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According to an article in the Metro from 2019, Pets At Home had come under fire from animal charities over plans to launch interactive ‘pet villages’ in its stores. These were essentially play grounds for children that incorporated animal enclosures.

Charities warned that these conditions could frighten smaller animals.

The RSPCA warned that youngsters in close proximity banging on the glass or being noisy risked terrifying the pets. ‘The pet village has the potential to encourage very close contact between people and rabbits which, if not closely monitored, risks fear and distress,’ a spokesman said. ‘As prey species, rabbits and guinea pigs need to have both plenty of space and plenty of areas in which they can escape and hide away from what they find frightening if they feel scared.’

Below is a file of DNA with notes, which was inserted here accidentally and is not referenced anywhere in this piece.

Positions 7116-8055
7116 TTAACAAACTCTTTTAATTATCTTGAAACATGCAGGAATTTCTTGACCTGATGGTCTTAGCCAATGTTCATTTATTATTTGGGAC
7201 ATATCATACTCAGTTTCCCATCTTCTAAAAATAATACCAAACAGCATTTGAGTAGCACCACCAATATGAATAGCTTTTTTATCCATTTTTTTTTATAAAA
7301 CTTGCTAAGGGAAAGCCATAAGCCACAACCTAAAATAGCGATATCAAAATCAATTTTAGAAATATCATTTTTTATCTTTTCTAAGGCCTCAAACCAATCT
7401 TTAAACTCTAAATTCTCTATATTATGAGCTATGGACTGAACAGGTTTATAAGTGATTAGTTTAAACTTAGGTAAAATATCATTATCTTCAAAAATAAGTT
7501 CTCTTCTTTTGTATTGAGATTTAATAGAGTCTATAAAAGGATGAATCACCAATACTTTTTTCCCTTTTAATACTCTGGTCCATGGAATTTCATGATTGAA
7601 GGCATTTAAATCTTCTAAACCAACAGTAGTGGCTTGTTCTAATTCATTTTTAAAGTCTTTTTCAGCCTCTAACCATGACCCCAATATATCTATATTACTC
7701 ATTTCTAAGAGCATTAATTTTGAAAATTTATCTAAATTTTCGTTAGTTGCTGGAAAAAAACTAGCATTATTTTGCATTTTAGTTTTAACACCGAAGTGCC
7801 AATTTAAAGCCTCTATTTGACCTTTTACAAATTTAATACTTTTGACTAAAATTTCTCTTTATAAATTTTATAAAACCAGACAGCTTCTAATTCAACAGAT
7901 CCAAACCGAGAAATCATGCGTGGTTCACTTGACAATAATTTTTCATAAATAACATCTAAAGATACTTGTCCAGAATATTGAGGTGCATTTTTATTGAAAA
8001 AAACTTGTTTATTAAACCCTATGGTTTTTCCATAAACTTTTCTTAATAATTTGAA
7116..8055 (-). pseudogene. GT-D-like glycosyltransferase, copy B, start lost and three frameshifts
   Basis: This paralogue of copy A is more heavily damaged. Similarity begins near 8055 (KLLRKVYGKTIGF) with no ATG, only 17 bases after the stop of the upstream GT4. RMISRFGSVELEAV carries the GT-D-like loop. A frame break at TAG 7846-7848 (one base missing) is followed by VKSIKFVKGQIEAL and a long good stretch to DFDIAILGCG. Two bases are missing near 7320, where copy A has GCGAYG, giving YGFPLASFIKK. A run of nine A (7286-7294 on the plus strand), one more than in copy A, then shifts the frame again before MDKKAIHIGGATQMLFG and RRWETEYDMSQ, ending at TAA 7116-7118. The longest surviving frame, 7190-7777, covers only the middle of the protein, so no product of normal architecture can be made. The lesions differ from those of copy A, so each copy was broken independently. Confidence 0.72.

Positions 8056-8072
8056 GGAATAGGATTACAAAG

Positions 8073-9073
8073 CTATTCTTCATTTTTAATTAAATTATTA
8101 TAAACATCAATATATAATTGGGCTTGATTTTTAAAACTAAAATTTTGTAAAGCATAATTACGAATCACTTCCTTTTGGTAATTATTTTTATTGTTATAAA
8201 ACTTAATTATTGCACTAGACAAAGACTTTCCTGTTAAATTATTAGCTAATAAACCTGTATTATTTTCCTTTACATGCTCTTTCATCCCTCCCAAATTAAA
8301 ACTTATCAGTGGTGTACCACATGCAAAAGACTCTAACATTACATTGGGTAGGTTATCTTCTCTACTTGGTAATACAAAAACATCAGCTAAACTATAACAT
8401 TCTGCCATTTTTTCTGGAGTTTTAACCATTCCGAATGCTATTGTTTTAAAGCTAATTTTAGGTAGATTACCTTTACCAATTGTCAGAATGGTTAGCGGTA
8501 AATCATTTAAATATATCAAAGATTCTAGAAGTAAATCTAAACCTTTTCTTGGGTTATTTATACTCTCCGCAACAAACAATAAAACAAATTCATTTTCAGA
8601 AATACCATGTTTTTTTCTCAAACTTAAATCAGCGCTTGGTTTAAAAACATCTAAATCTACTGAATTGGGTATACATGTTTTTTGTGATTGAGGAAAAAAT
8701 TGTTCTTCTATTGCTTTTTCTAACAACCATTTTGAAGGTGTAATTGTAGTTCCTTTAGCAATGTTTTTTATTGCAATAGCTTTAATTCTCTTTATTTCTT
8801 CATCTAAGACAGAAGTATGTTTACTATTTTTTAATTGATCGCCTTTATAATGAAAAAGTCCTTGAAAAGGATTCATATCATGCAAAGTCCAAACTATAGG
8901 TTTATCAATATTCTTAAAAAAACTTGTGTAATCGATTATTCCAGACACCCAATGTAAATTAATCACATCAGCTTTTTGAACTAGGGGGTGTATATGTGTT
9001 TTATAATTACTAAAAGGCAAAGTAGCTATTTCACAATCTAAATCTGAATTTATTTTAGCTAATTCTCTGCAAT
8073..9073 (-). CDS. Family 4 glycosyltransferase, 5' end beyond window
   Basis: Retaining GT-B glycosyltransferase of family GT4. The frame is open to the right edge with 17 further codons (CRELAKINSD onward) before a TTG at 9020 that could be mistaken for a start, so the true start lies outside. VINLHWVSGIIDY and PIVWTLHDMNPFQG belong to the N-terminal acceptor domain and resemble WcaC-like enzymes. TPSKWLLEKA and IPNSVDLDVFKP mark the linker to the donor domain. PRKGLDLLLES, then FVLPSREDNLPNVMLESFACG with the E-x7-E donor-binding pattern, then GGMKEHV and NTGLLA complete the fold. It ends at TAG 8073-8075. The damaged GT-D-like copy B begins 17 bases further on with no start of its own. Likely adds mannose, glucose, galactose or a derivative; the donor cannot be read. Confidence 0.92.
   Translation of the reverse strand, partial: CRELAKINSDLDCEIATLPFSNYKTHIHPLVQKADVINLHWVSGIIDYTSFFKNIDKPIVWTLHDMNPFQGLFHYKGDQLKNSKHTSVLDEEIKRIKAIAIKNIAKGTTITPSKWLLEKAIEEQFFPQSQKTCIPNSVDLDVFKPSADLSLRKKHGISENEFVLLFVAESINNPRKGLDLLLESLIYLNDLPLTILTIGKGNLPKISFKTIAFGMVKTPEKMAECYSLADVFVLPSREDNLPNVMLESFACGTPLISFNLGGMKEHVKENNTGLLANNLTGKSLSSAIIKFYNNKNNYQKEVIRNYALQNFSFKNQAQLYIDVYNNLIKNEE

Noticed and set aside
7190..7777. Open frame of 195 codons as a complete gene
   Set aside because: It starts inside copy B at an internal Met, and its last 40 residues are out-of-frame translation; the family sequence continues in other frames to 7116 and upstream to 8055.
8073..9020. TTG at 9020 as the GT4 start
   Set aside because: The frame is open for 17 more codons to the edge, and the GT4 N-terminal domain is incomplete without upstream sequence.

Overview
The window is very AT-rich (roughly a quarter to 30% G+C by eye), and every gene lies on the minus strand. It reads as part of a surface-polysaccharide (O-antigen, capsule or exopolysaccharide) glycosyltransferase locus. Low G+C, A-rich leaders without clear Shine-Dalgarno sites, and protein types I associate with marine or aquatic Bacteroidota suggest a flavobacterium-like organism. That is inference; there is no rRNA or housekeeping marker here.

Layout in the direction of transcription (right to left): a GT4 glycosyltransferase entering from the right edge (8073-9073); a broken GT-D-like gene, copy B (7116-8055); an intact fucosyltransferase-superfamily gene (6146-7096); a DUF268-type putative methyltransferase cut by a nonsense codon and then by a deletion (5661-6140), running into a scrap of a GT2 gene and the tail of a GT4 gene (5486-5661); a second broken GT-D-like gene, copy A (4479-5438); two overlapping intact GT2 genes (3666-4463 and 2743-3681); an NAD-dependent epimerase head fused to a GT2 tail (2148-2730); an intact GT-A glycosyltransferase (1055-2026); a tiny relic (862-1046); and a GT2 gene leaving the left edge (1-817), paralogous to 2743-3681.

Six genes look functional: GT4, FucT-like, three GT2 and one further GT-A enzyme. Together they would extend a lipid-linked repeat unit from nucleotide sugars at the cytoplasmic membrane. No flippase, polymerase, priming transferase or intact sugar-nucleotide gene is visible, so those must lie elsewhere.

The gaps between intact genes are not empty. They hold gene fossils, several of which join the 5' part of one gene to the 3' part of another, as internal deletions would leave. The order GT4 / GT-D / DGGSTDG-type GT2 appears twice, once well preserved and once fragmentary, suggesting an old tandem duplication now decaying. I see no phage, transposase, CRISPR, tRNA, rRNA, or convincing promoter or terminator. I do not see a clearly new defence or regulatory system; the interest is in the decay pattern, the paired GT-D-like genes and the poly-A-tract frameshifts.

Isobel Hutchinson, director of Animal Aid, speaking to The Times, similarly called the move a ‘cynical marketing ploy will result in vulnerable animals being subjected to yet more stress’.

Over 9000 people signed a petition titled ‘Stop Pets at Home turning their animal enclosures into a playground’. It criticised the design of the areas, saying it took away the animals’ floor space and provided the rabbits and guinea pigs ‘no ability to escape and have somewhere they feel safe’.

The company lost marks under the animal rights category for this criticism.

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